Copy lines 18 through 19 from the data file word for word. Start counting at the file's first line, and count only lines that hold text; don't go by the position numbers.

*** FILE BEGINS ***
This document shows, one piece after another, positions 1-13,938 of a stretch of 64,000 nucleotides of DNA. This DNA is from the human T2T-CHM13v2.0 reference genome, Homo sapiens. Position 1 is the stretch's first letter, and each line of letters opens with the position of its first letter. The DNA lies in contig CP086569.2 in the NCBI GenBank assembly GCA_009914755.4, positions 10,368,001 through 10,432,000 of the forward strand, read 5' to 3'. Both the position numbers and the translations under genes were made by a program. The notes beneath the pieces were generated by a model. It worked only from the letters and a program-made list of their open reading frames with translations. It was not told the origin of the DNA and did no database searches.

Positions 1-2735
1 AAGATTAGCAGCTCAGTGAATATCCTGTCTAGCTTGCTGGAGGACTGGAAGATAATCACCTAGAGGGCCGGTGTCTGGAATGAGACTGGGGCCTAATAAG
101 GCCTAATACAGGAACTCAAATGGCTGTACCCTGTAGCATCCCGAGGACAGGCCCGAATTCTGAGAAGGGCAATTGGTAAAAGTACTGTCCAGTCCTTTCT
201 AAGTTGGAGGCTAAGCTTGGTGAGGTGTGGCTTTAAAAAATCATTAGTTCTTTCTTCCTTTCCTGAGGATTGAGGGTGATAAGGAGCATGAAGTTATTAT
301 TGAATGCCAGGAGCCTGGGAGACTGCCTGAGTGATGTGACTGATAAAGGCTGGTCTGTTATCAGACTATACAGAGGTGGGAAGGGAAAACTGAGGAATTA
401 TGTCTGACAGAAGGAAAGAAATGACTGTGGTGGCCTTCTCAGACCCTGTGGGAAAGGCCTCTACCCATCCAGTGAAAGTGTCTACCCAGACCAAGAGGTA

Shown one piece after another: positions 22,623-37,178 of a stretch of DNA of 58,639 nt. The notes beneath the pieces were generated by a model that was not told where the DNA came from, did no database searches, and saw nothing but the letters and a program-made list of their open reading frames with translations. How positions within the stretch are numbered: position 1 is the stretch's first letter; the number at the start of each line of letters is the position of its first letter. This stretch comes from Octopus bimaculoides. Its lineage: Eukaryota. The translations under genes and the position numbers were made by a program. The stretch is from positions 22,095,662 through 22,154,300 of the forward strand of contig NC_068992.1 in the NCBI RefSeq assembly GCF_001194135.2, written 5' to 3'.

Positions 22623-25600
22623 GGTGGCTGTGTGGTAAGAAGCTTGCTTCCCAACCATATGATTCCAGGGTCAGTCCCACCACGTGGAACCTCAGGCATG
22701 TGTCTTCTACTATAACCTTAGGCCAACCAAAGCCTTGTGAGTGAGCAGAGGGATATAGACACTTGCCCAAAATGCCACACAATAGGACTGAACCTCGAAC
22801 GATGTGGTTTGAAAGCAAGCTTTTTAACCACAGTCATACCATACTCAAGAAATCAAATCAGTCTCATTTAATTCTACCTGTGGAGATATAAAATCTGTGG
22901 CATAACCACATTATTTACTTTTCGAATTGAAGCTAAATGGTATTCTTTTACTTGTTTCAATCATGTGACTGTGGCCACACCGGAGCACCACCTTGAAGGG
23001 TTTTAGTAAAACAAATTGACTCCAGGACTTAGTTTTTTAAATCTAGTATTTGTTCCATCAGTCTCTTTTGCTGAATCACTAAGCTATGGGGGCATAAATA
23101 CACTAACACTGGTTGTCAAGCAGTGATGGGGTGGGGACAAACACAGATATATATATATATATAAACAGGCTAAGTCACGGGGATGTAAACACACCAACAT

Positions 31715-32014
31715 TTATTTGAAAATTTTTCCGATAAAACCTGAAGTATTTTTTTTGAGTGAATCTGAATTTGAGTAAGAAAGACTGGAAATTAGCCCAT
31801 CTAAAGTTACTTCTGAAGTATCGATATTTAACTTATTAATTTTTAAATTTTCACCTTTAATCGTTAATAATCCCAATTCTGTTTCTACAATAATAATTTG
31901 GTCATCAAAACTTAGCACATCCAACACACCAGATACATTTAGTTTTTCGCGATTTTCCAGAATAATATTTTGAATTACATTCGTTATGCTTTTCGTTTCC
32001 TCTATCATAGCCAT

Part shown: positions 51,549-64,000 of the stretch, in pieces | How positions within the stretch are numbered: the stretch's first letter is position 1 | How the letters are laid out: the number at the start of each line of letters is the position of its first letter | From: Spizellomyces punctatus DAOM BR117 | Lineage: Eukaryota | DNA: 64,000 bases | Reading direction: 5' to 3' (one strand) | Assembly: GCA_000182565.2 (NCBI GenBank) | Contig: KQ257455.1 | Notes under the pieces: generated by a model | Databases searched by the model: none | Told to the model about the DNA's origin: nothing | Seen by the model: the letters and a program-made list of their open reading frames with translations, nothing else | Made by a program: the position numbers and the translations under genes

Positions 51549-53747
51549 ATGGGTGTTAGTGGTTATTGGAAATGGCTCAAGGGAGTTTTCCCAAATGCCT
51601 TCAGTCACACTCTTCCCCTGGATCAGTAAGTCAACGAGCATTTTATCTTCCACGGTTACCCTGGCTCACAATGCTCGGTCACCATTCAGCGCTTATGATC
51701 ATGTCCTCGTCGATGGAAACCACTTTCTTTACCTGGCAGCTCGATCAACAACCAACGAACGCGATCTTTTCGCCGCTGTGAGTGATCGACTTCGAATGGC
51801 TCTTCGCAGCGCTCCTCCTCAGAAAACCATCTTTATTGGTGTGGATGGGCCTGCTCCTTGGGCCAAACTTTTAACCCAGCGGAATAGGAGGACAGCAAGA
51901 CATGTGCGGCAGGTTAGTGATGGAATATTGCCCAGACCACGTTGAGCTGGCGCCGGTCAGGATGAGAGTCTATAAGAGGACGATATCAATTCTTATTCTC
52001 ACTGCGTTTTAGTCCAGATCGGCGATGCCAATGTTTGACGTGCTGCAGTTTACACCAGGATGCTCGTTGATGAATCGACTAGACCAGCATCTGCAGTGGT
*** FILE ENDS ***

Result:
31801 CTAAAGTTACTTCTGAAGTATCGATATTTAACTTATTAATTTTTAAATTTTCACCTTTAATCGTTAATAATCCCAATTCTGTTTCTACAATAATAATTTG
31901 GTCATCAAAACTTAGCACATCCAACACACCAGATACATTTAGTTTTTCGCGATTTTCCAGAATAATATTTTGAATTACATTCGTTATGCTTTTCGTTTCC